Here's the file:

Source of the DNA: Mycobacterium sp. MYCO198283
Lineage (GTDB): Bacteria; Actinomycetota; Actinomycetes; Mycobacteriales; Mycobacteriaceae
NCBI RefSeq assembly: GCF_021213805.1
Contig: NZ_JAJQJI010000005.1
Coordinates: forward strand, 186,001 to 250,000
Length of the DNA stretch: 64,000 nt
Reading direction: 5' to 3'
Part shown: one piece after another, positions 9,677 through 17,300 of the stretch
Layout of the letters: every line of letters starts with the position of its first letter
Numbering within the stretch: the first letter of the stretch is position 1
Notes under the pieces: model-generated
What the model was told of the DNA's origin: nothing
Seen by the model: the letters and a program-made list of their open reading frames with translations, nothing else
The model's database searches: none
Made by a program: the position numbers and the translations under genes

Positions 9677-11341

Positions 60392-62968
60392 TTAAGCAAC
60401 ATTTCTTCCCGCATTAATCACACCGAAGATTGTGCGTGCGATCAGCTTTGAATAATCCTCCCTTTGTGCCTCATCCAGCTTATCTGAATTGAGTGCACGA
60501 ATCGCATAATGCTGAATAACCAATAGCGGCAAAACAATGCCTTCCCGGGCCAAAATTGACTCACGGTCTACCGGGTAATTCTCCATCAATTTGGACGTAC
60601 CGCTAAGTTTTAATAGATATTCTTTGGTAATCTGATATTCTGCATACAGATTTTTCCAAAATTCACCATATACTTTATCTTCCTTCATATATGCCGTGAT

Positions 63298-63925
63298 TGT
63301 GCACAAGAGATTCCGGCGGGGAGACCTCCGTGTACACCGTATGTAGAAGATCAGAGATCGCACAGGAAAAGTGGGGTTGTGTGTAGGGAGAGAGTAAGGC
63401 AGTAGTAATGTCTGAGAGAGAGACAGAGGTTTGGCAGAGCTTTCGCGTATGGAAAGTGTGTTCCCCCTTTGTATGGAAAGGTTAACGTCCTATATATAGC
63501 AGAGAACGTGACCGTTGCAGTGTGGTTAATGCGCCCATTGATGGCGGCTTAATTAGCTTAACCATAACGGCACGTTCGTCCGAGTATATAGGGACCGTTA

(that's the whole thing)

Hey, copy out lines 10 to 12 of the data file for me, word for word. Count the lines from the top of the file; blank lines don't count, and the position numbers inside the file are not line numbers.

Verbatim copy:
Numbering within the stretch: the first letter of the stretch is position 1
Notes under the pieces: model-generated
What the model was told of the DNA's origin: nothing